David Bourget (Western Ontario)
David Chalmers (ANU, NYU)
Rafael De Clercq
Ezio Di Nucci
Jack Alan Reynolds
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Synthese 2 (2):187-217 (1993)
Fodor has argued that, because concept acquisition relies on the use of concepts already possessed by the learner, all concepts that cannot be definitionally reduced are innate. Since very few reductive definitions are available, it appears that most concepts are innate. After noting the reasons why we find such radical concept nativism implausible, I explicate Fodor's argument, showing that anyone who is committed to mentalistic explanation should take it seriously. Three attempts at avoiding the conclusion are examined and found to be unsuccessful. I then present an alternative way around Fodor's nativism; I maintain that concepts at a given level of explanation can be semantically primitive, yet at least partially acquired if some of the conditions at a lower level of explanation that are responsible for the concept's presence are themselves acquired.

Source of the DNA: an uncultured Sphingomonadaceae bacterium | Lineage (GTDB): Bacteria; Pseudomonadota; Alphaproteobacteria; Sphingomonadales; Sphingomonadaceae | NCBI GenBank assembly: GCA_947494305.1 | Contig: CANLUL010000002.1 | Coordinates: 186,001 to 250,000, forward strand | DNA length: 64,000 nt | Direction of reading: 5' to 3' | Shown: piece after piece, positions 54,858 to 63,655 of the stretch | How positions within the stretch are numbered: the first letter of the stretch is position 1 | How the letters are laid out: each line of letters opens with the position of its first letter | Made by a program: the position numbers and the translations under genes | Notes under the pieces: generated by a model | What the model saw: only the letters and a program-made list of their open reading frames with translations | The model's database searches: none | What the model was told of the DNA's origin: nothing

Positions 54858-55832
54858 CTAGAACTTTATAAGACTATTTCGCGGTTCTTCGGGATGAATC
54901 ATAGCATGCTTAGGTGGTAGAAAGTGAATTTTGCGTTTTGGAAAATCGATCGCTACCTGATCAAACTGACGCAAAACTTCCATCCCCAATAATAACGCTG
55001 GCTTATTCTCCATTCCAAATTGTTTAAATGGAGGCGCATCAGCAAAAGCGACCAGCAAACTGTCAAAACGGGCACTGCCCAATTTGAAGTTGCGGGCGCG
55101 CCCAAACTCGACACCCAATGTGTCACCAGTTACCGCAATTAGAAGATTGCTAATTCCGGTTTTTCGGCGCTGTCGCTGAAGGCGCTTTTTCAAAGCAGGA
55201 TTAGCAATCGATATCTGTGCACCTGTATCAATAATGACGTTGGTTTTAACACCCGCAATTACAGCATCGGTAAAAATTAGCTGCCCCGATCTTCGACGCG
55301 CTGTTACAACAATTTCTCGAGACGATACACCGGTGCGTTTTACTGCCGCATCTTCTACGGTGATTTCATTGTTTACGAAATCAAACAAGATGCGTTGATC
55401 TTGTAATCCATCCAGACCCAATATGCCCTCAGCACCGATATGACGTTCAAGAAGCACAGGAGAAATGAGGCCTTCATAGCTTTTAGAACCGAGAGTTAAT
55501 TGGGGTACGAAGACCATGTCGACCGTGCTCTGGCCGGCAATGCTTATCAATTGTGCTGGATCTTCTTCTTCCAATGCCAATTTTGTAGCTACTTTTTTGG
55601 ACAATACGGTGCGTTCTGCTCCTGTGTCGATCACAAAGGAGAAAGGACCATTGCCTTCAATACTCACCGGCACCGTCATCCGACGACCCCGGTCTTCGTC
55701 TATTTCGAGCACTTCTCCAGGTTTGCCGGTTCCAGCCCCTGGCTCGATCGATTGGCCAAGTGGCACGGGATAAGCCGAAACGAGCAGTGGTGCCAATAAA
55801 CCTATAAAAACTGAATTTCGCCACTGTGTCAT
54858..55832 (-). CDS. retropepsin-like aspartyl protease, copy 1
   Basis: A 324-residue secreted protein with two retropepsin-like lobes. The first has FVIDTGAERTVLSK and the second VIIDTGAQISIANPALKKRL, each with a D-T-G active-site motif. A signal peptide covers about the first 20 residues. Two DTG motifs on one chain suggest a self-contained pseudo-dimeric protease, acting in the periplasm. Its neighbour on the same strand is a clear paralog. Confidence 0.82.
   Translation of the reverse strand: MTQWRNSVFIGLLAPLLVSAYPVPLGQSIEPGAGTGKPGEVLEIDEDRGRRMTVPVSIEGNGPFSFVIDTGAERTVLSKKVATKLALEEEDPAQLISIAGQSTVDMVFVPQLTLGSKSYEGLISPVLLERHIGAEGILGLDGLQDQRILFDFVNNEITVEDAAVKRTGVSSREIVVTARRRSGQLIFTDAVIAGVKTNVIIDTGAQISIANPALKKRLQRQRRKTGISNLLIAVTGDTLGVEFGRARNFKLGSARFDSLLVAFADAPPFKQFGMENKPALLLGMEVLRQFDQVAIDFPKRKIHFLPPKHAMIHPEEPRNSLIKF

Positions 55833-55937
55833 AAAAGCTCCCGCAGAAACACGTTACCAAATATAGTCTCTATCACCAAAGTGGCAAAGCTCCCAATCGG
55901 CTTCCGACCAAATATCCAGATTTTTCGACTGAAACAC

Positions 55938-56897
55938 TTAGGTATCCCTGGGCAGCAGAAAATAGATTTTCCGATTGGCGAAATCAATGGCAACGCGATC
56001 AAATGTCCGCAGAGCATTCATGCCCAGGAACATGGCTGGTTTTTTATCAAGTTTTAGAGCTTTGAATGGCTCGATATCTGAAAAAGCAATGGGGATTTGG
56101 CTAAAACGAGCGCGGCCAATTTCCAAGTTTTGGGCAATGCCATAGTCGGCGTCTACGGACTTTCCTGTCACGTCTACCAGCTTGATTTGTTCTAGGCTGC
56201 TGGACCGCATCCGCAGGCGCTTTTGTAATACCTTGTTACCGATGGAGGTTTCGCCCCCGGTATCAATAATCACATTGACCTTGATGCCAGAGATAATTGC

|Keywords||Cognition Innateness Language Semantics|
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References found in this work BETA
Jerry A. Fodor (1981). Representations: Philosophical Essays on the Foundations of Cognitive Science. MIT Press.
Daniel C. Dennett (1978). Brainstorms. MIT Press.
W. V. Quine (1969). Ontological Relativity and Other Essays. Columbia University Press.
Jerry A. Fodor (1975). The Language of Thought. Harvard University Press.
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